Bill Text

PDF |Add To My Favorites |Track Bill | print page

AB-2667 State Capitol Building Annex: historic symbols.(2017-2018)

SHARE THIS:share this bill in Facebookshare this bill in Twitter
Date Published: 09/07/2018 04:00 AM
AB2667:v97#DOCUMENT

Assembly Bill No. 2667
CHAPTER 283

An act to add Section 9105.5 to the Government Code, relating to state government.

[ Approved by Governor  September 06, 2018. Filed with Secretary of State  September 06, 2018. ]

LEGISLATIVE COUNSEL'S DIGEST


AB 2667, Cooley. State Capitol Building Annex: historic symbols.
Existing law, known as the State Capitol Building Annex Act of 2016, authorizes the Joint Rules Committee to pursue the construction of a state capitol building annex or the restoration, rehabilitation, renovation, or reconstruction of the State Capitol Building Annex, to be administered and supervised by the Department of General Services, as provided.
This bill would require that any work of construction, restoration, rehabilitation, renovation, or reconstruction undertaken pursuant to these provisions (1) incorporate elements complementary to the historic State Capitol, elements to make the newly constructed state capitol building annex or the restored, rehabilitated, renovated, or reconstructed State Capitol Building Annex efficient and sustainable, and historic elements from the existing State Capitol Building Annex; (2) integrate design elements that educate and impress upon visitors the rich heritage of symbolism of the historic State Capitol design; and (3) incorporate symbolic treasures, as provided. The bill would make various findings and declarations as to the history and symbolism of the State Capitol and the intent of the Legislature as to the elements of any newly constructed state capitol building annex or the restored, rehabilitated, renovated, or reconstructed State Capitol Building Annex.
Vote: MAJORITY   Appropriation: NO   Fiscal Committee: YES   Local Program: NO  

The people of the State of California do enact as follows:


SECTION 1.

 The Legislature finds and declares all of the following:
(a) When California was admitted to the Union as the 31st state of the United States on September 9, 1850, having being transferred from Mexico by the terms of the Treaty of Guadalupe Hidalgo, California stood out among the earliest states of the Union as not having been previously administered as a territory of the United States.
(b) As its state government became established, and in particular as Sacramento was settled upon as the location of the state’s capital, construction of a fitting capitol building began in earnest in 1860. The resulting State Capitol took shape as a tribute to American participatory democracy and the ideals of self-rule and was very clearly a symbol of self-rule first and a functioning building second.
(c) The symbols that early Californians incorporated into their capitol to convey key precepts of democracy are many and varied, and include the following:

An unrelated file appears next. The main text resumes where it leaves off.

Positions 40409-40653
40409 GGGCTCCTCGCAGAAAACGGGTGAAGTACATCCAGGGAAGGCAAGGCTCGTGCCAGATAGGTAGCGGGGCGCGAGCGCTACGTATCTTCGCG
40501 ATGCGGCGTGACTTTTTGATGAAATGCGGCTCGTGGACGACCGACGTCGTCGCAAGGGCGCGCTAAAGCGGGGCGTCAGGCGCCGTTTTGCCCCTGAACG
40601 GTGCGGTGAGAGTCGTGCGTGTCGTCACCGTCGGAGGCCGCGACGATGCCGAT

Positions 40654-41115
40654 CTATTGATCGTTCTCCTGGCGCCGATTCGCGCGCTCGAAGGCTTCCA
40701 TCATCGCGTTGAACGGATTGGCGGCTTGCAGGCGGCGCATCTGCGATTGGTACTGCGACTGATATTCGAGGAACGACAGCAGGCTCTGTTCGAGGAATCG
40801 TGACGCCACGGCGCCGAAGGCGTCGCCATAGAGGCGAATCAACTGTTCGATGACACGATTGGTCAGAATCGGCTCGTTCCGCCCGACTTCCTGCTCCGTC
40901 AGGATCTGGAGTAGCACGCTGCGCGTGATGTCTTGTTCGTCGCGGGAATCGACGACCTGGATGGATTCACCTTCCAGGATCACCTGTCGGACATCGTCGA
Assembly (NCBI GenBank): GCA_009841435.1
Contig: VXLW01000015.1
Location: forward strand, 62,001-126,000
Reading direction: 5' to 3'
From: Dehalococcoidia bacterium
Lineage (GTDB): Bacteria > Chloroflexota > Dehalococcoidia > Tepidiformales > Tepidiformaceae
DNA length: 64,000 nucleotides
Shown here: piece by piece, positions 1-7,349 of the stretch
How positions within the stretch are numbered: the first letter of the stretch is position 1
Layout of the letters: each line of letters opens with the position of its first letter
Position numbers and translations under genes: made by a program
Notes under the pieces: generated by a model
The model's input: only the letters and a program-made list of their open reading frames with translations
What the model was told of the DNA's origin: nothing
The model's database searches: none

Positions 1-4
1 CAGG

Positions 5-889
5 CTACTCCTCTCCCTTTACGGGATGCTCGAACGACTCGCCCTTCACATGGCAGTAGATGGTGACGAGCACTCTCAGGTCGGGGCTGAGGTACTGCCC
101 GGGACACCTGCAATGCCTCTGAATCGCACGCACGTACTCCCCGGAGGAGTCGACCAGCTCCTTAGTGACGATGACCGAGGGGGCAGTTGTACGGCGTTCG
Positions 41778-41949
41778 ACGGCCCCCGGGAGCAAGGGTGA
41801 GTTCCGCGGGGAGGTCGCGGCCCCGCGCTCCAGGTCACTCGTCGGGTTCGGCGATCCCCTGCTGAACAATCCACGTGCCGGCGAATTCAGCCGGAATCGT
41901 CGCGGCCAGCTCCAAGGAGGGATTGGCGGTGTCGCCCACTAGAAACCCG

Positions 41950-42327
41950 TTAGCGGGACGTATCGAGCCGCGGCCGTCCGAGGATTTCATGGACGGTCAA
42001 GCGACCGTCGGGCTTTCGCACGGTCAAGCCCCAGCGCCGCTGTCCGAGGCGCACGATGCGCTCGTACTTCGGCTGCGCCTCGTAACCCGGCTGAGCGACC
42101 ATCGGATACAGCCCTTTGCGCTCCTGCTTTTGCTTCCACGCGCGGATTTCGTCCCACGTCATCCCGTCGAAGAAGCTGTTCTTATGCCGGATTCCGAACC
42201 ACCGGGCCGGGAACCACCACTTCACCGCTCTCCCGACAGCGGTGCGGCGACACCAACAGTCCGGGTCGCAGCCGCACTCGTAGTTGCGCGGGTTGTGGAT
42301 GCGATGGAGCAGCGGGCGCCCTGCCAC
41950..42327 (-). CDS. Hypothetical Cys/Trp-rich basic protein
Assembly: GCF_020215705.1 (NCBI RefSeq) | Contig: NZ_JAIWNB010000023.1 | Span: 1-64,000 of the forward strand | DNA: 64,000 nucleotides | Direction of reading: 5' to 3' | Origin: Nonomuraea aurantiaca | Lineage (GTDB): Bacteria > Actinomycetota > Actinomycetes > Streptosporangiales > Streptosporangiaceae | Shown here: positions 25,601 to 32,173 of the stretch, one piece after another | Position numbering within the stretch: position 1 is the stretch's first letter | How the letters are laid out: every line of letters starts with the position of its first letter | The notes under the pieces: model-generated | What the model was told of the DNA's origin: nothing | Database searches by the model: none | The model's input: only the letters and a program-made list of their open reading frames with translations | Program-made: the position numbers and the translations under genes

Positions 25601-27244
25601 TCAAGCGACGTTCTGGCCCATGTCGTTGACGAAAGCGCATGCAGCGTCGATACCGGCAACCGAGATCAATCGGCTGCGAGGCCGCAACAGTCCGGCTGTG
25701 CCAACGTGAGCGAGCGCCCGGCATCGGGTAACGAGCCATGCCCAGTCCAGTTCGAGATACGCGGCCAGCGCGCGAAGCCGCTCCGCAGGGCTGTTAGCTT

(1) Governance safeguarding society. The story of the west pediment statuary group is the keystone of all the State Capitol Building’s symbols, enriching the meaning of the bears on our state flag, state seal, and in the west wing tile floors. The embellishments atop the pediment, depicting a grizzly bear attacking a Native American man on horseback and a buffalo charging a Native American maiden who is also atop a horse, make the point that there are hazards in the world that put people and communities at risk. The triangular pediment below, however, portrays civil society and the imposing central figure, Athena, also known as Minerva, depicts civil power, the offensive tool of a lance held at her right and a protective shield held at her left. The panorama’s key lies below her shield, where the artist placed a subdued grizzly, brought to heel by civil authority, its head and muzzle barely peeking out for observers below.
(2) The California Brown Bear. The idea that civil government can tame life’s hazards reappears in the docile bears on the California state flag and seal and in the first floor tile corridors. Bears, all recognizably California brown bears, share with our state their important qualities of strength and independence, which support the vigor and pathfinding characteristic of California, even while, like the grizzly in the pediment, they do not appear as wild, but subdued, indeed walking as a dog might, controlled and under authority.
(3) The narrative of Athena, also known as Minerva. On the state seal, in the Capitol’s first floor tiles, as a face gazing outward from above each second floor rotunda entry, and high above the Senate dais are representations of a mythological figure, Athena, as she was known to the Greeks, or Minerva, as she was known to the Romans. In each tradition, Athena or Minerva was the goddess of wisdom, war, commerce, and art. She was adopted to symbolize the young state of California because she was never an infant, as she sprang into being full-grown from the head of her father, Zeus for Athena and Jupiter for Minerva, similar to California’s direct entry into the Union as a state on September 9, 1850.
(4) Frail democracy’s bundle of sticks. The most oft-repeated symbol in the Capitol and its surrounding park is the bundle of sticks, tied together, known as a fasces. The fasces had its origin in ancient Rome where it symbolized the magistrate’s power and jurisdiction. As used in the State Capitol, the symbol expresses the idea that, while a single person may be brittle and weak, when many are joined together, as in a democratic form of government, the whole possesses a strength and flexibility that surpasses that of an individual. In the State Capitol Building and its surrounding park, the symbol is present throughout the central and south monumental wooden staircases in the west wing, on the massive second floor doors through which visitors can view the Tower Bridge in the distance and cast in the iron of every lamp which dots the expanse of the park. For every Californian, the inspiring quality of this symbol is enriched by the fact that, in Washington, D.C., it appears throughout the United States Capitol and the Library of Congress in the same representative sense as in Sacramento, and also graces the Lincoln Memorial. On the Memorial, it adorns the great chair where Abraham Lincoln sits, appearing twice, below each hand, symbolizing his singular role in keeping the union together and not letting it be torn asunder by hate and factionalism.